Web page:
The Status of Animals

November 2017

On the subject of the protection given to, and the status of, animals, you should know that currently, the UK has some of the highest animal welfare standards in the world. Ministers have been clear that they intend it to remain world-leading in the future and, as a minimum, to retain our existing standards of animal welfare once we have left the EU.

The EU (Withdrawal) Bill will convert the existing body of direct EU animal welfare laws to become UK laws. Most of these EU laws relate to farmed animals and many were passed after Article 13 of the Treaty on the Functioning of the European Union (TFEU) came into effect.

Based on the UK’s Animal Welfare Act, the Animal Protection Index, maintained by World Animal Protection, rates the UK’s formal recognition of animal sentience as grade A. Other Lisbon Treaty signatories such as France, Italy and Spain do not enjoy this rating, having each received grade C.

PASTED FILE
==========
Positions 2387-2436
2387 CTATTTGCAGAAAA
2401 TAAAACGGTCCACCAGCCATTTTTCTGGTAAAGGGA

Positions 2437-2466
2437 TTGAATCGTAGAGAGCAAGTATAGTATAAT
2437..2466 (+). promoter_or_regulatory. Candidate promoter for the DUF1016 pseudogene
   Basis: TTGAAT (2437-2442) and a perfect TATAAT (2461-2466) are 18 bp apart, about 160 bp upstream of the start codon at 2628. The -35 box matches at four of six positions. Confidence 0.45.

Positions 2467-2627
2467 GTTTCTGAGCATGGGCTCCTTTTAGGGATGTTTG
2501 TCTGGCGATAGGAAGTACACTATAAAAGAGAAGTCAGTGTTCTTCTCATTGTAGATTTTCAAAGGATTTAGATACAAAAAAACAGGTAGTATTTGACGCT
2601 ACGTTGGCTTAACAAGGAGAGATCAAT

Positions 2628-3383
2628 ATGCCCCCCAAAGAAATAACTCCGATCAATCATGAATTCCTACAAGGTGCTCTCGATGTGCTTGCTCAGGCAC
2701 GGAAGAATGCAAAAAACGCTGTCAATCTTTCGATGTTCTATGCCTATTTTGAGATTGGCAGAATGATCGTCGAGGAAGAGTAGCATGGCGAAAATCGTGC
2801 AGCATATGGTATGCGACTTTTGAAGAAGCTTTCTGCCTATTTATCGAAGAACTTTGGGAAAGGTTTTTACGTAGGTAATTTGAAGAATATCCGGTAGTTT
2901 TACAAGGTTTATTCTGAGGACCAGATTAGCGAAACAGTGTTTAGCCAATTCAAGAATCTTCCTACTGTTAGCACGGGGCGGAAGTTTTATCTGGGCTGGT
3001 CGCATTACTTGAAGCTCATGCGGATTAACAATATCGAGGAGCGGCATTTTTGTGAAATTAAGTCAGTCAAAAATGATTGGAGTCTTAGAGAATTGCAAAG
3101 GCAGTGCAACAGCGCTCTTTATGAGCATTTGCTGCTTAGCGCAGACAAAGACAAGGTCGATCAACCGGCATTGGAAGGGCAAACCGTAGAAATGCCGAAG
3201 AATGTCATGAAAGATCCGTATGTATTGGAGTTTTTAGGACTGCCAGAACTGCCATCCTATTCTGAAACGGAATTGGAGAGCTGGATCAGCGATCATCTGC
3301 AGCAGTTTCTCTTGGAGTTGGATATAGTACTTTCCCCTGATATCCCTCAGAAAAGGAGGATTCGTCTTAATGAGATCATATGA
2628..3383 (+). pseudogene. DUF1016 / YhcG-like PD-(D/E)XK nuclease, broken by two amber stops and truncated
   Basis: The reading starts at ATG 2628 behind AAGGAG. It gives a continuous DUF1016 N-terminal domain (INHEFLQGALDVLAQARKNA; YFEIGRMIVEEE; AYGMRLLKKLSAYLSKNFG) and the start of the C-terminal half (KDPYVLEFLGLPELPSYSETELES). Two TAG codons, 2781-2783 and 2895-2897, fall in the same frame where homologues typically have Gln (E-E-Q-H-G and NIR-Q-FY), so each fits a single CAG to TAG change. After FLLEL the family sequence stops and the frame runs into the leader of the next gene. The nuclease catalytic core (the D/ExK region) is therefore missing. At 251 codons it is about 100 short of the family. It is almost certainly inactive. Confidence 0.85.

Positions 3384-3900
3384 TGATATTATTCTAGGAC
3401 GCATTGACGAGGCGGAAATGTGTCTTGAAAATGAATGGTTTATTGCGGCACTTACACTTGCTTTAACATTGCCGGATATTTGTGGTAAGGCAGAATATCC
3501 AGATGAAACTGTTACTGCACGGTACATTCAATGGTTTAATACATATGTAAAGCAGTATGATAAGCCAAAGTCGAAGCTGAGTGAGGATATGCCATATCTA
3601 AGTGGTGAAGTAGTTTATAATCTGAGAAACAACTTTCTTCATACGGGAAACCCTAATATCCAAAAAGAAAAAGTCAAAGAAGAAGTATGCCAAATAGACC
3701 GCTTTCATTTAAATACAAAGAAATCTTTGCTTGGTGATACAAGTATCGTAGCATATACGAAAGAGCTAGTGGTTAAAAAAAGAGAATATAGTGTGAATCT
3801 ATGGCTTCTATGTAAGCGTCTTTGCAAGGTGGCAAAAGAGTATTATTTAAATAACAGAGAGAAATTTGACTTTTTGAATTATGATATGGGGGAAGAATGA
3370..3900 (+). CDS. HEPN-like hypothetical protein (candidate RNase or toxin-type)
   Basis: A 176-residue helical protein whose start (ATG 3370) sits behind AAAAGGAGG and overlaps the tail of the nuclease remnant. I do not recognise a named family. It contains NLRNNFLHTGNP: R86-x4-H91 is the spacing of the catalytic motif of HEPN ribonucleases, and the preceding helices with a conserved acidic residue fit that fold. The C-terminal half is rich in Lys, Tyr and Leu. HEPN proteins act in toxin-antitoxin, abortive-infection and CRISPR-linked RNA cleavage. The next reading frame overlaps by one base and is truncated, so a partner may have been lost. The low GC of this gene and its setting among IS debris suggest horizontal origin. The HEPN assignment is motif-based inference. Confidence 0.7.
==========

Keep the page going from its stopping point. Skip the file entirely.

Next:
Article 13 of the TFEU created a qualified obligation on the EU and Member States “to have full regard to the welfare of animals [as they are sentient beings]” when formulating and implementing EU law. The Government has said that it will consider how the ‘animal sentience’ principle of Article 13 might be explicitly reflected in the UK when we leave the EU.

Having looked into this matter I understand the main reason for the EU move was to harmonise the legal status of animals under the French Civil Code with its Penal and Rural Codes, which already recognised animals as having interests that could not apply to inanimate property. It made no change to the protections animals enjoy.

However, UK laws are arranged differently so it is not possible to draw a direct comparison between our legal regimes, but I note that French legislators explicitly rejected bans on bullfighting and cockfighting, both of which are illegal here.

The fact that Britain already has in place the Animal Welfare Act 2006 was apparently overlooked by some who moved an amendment that would have duplicated existing animal welfare law. This was therefore more of a a vote on procedure than on the issue itself. The majority of MPs took the view that having two laws which, in effect, say the same thing could cause legal confusion and the amendment was rejected.

Therefore existing UK legislation will not be weakened when we leave the EU and I would certainly not vote for it to be so.